Here's the exchange (as transcribed at a movie quotes site):
Tony Stark: And so, where are you at with names?
Howard Stark: Well, if it’s a boy, my wife likes Almanzo.
Tony Stark: Huh. You might want to let that stew a while, you got time.
It is probably just a joke: the suggested name is close to Tony's real name (which is Anthony), but kind of funny-sounding because it is so uncommon. Tony asks that they think about that for a little bit — to "let something stew" is to allow it some more time to be fully developed. Presumably that's what happens, ending up with his actual name.
The Little House on the Prairie answer is interesting, but is just speculation with no citation. Yes, that's the most widely popular example of this uncommon name, but there's no indication that anything is meant by it other than "odd sounding name that is not too far off from the actual name".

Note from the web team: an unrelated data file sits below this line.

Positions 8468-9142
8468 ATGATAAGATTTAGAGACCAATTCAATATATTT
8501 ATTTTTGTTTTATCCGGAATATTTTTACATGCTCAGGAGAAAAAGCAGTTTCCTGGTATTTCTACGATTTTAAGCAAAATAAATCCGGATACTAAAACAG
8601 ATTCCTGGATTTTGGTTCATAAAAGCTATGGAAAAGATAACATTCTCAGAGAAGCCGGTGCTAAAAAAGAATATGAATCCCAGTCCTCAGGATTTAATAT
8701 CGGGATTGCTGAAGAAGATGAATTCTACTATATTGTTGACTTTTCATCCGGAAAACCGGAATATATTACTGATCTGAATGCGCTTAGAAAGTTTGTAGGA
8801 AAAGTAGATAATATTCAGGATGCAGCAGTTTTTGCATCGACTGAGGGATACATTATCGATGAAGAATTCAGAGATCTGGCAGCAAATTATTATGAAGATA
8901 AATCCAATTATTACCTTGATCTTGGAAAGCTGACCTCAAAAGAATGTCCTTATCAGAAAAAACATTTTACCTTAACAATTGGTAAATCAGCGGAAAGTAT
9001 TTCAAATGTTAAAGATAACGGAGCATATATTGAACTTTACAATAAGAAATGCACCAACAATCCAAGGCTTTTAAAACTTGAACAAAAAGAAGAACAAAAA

Any deep connection to other characters, setting, or plot does not really make any sense, because they didn't pick that name — if the joke were "name that isn't quite right ➡ name that is right and has a clever connection", that might make sense. But here we have "name that (maybe) has a clever connection ➡ name that is right and has no such connection". That isn't very satisfying. And Tony's reply doesn't relate to Little House either; it makes much more sense if it's just a simple "odd name, not quite right" joke.
Furthermore, there are no other big references to Little House in the MCU. If this were a clever easter egg, it seems like there'd be at least some other reference to it or joke — that's something the MCU clearly does like to do.
So, there may not be deep significance. Sure, as a comment says, there's no accidents in a production of this scale — but it also doesn't mean every bit that matches some interesting coincidence is that coincidence. We surely could come up with even more far-fetched possible references if we wanted to, but there doesn't really seem to be a reason to.
Maybe that's not as exciting as the other answer, but without any references to insight from writers, actors, or directors, Occam's Razor suggests the simplest explanation is probably the best one. And that's "that funny name is almost but not quite right".